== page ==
And, a note: These changes are not all driven solely by demand.  Colleges can manipulate overall admit rates by taking a larger percentage of their class via early programs, and admit rates in those programs can be as much as 30 points higher than in regular decision.


Tuesday, March 13, 2018

Early Decision and Early Action Advantage

There is a lot of talk about admission rates, especially at the most competitive colleges and universities, and even more talk, it seems, about how much of an advantage students get by applying early, via Early Decision (ED, which is binding) or Early Action (EA, which is restrictive, but non-binding).

I license the Peterson's data set, and they break out admissions data by total, ED, and EA, and I did some calculations to create the visuals below.

Two important caveats: Some colleges clearly have people inputting the data who do not understand our terminology, who don't run data correctly, or who make a lot of typos (a -500% admission rate is probably desirable, but not possible, for instance).  Second, not every university with an EA or ED option (or any combination of them, including the different ED flavors), breaks out their data.

Start with the overall admit rate.  That's the one that gets published, and the one people think about. It's the fatter, light gray bar.  Then, the purple bar is the regular admit rate, that is, the calculated estimate of the admit rate for non-early applications (this is all applications minus all early types).  The light teal bar is the early admit rate: ED plans on the top chart, and EA plans on the bottom.  Some colleges have both, of course, but most show up only once.

You can use the filter at right to include colleges by their self-described level of admissions difficulty.

Working on another view to show the number of admits scooped up early vs. regular.  Stay tuned.  Until then, what do you notice here?  Leave a comment below.


Thursday, March 1, 2018

Tuition at State Flagships

The College Board publishes good and interesting data about college tuition, including a great table of tuition at state flagship universities. (I realized while writing this that I don't know how a university is designated a state flagship.  Maybe someone knows.)

There is some interesting stuff here, but I'll leave it for you to decide what jumps out at you: If you live in North Dakota, you might wonder why South Dakota has such low tuition for non-residents.  If you live just outside Virginia or Michigan, you might wonder why it costs so much to cross the border.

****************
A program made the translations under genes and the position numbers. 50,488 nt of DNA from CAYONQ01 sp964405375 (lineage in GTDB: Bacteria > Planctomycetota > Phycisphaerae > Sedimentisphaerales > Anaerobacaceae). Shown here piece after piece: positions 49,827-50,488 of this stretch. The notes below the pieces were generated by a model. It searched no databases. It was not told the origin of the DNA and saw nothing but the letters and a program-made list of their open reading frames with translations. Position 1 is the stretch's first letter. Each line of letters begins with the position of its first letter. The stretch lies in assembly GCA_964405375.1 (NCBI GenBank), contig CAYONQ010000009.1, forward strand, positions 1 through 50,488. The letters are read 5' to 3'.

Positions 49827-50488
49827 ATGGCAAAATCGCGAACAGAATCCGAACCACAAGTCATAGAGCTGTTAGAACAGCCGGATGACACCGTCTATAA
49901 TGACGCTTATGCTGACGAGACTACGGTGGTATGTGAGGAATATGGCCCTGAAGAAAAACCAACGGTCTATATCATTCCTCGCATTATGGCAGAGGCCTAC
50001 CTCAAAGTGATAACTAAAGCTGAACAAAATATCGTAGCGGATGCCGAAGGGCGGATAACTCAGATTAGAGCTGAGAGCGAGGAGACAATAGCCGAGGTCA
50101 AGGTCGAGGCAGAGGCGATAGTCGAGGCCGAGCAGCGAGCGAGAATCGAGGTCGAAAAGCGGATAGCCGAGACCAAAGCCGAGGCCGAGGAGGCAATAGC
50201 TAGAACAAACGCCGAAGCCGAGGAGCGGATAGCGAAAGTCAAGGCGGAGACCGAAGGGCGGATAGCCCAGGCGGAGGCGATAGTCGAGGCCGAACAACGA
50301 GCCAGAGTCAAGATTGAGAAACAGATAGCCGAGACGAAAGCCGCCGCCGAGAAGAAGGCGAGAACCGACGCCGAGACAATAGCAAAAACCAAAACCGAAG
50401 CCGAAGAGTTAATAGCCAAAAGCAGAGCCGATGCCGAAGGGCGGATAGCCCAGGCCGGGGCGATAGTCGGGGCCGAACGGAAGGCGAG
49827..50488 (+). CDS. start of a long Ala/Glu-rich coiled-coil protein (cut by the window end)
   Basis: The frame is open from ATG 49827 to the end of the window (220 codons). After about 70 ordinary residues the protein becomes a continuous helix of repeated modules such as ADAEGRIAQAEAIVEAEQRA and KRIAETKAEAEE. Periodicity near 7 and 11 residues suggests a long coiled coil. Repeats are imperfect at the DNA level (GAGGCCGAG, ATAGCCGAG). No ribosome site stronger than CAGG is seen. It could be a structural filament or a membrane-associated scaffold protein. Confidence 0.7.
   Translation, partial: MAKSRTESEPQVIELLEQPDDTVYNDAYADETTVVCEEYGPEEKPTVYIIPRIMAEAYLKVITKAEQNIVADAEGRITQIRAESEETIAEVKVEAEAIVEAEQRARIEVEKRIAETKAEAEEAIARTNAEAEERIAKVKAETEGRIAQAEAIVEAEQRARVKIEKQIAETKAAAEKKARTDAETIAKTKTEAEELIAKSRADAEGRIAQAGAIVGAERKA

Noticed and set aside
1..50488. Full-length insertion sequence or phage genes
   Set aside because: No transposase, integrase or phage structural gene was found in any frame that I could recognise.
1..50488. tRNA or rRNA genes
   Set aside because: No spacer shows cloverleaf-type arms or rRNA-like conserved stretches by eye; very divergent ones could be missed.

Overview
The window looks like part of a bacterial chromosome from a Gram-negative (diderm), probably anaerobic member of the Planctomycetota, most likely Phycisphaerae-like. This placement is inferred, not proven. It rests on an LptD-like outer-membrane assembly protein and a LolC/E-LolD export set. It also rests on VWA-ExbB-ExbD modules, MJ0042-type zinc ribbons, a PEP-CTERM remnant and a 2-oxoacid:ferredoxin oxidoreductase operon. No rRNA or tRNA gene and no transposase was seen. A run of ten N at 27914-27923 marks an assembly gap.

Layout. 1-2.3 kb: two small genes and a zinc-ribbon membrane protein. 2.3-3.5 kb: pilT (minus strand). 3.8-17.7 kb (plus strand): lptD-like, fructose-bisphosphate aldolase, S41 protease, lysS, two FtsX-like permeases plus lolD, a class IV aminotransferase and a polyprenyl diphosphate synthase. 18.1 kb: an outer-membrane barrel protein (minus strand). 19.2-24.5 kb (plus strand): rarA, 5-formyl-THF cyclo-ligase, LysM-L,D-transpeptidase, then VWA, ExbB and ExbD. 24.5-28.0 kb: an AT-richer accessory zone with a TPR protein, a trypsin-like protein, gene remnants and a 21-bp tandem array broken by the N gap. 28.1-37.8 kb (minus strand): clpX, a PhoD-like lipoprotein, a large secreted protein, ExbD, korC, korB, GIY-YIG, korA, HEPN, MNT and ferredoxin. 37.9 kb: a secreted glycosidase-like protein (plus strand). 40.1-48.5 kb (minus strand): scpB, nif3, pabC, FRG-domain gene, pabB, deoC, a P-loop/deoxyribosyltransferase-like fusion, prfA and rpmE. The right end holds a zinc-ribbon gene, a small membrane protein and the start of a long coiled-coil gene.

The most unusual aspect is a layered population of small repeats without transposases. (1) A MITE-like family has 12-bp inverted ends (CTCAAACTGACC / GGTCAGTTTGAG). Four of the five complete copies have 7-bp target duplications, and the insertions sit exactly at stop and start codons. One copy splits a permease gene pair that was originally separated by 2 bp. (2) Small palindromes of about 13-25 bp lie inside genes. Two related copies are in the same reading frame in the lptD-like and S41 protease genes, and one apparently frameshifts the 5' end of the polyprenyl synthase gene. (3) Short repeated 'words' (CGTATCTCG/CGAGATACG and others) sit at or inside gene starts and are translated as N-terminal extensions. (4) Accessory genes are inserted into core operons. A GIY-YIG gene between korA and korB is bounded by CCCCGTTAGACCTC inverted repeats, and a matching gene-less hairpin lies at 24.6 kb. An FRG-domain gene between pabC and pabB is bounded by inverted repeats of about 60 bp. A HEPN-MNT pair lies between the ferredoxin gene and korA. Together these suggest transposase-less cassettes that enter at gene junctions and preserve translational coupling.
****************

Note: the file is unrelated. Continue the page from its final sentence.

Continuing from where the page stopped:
Anyway, using the tabs across the top, there are five views here:

Maps

Four maps, showing (clockwise from upper left) in-state tuition, out-of-state tuition, non-resident premium index (that is, how much extra a non-resident pays, normalized to that state's in-state tuition), and the non-resident premium in dollars.  Hover over a state for details.  You can change the year, and see the values in 2017 inflation-adjusted dollars, or nominal (non-adjusted) dollars.

States in Context

This arrays the states by tuition over time.  Use the highlight functions (go ahead, type in the box; you won't break anything) to focus on a region or a specific state. You can view resident or non-resident tuition, adjusted or non-adjusted.

Single Institution

Just what it says.  The view starts with The University of Michigan, but you can change it to any state flagship using the control at top right. Percentage increase is best viewed in 2017 adjusted dollars, of course.

Percentage Change

Shows change of in-state tuition by institution over time.  The ending value is calculated as a percentage change between the first and last years selected, so use the controls to limit the years.  Again, highlight functions put your institution in context

Non-resident Premium 

This shows how much extra non-residents pay, and trends over time.  Again, highlighter is your best friend.

Feel free to share this, of course, especially with people who are running for office in your state.

And, as always, let me know what you think.